GENERAL VALLEY NEWS
Seattle Mayor Signs Exec. Order Re: Outside Employment for Police Officers
September 28, 2017
(SEATTLE, WA.) -- On Wednesday Seattle Mayor Tim Burgess, a former police officer in the city when he was a young man, signed his first Executive Order. It requires the Seattle Police Department (SPD) to take "in house" and manage all secondary (outside) employment for SPD officers.
Seattle Mayor Tim Burgess
The order follows controversy over a media report last week, and an active FBI probe, that suggested allowing off-duty work by officers "to continue unregulated threatened the department’s integrity."
For years police officers themselves, without rigorous oversight by higher ups in the department, controlled and doled out the highly-sought after, high paying outside jobs such as uniformed security for events.
The order establishes an internal office within SPD to manage and direct police officers’ secondary employment and also establishes an interdepartmental taskforce to develop recommendations on how best to implement this reform.
“It is clear that we need a total overhaul of how this city handles the practice of police officers taking secondary jobs,” said Mayor Burgess. “Bringing the management of SPD secondary employment in-house is both in line with national best practices and consistent with recommendations from City Auditor, the Director of the Office of Police Accountability, and the federal monitor.”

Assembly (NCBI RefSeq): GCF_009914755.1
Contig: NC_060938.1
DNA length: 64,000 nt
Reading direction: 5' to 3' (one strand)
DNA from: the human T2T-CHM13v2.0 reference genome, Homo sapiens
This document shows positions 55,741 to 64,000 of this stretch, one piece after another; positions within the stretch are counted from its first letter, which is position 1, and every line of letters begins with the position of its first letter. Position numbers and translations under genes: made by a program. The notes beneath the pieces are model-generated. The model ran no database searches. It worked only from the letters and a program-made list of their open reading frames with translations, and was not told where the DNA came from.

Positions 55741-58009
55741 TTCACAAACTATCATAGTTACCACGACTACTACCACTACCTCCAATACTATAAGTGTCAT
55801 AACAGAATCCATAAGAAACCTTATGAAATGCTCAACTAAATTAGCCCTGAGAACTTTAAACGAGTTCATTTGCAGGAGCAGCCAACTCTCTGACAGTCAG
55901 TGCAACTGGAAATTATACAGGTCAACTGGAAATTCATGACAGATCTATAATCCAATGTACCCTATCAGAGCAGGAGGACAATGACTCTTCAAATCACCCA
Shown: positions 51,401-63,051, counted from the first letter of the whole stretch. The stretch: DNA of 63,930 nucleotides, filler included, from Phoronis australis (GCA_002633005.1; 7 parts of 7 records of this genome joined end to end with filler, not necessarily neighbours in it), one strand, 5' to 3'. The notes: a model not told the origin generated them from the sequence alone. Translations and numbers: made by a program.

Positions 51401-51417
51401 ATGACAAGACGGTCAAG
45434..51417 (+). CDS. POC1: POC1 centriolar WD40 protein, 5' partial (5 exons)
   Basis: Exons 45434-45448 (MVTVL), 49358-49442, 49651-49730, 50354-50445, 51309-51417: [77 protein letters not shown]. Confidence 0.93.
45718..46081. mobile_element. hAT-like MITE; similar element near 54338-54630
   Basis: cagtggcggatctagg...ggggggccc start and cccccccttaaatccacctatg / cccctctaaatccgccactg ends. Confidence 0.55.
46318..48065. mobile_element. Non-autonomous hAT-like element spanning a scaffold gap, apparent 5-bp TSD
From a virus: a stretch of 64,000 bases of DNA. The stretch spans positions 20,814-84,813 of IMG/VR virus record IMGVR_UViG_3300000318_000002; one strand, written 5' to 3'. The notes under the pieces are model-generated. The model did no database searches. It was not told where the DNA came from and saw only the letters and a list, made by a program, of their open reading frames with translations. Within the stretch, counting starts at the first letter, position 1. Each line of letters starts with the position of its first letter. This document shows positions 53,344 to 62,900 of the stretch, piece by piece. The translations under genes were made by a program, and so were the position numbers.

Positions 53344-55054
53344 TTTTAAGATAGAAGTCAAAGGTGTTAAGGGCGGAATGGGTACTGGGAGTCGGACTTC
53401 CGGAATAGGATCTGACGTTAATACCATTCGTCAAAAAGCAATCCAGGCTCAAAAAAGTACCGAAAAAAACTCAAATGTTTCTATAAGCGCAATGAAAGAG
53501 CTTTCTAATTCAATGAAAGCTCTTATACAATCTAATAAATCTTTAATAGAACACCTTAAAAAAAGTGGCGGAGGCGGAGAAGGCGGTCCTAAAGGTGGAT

The Executive Order directs SPD, with support from the Seattle Department of Human Resources and other city agencies to establish an internal office to regulate and manage the secondary employment of SPD employees.
This office will be directed and staffed by civilians and will be cost-neutral to the City. It is anticipated the new system and regulations will take effect in 2018, according to a statement from the Mayor's office.
Seattle Police Chief Kathleen O'Toole issued a statement about the new executive order saying, "I appreciate the Mayor’s leadership and support on this important issue. We will continue to engage collaboratively, and with a sense of urgency, to develop and implement a modern system for the management of secondary employment that promotes accountability efficiency, and transparency."
Last week O'Toole released a statement in response to a Seattle Times newspaper article. That report said that more than five months ago the SPD's chief operating officer warned that allowing off-duty work by officers "to continue unregulated threatened the department’s integrity" and sought solutions from top city officials, according to an email obtained by The Seattle Times.
That report quoted Brian Maxey, in what the paper said was an email he wrote April 7 and sent to Chief O'Toole, the city's Attorney Pete Holmes, the office of the Mayor and other city officials, “I think we are at the crossroads: either we accept the status quo or the City mount a concerted effort on breaking the back of what may be corruption, even if technically legal."
The newspaper said that email "warning" came shortly before O’Toole referred to the FBI some allegations of "intimidation and price-fixing" by some officers who were working "lucrative off-duty jobs directing traffic or providing security at parking garages and construction sites."
STORY TAGS: Seattle Mayor Tim Burgess, executive order, Seattle Police officers secondary employment, off-duty jobs, Police Chief Kathleen O'Toole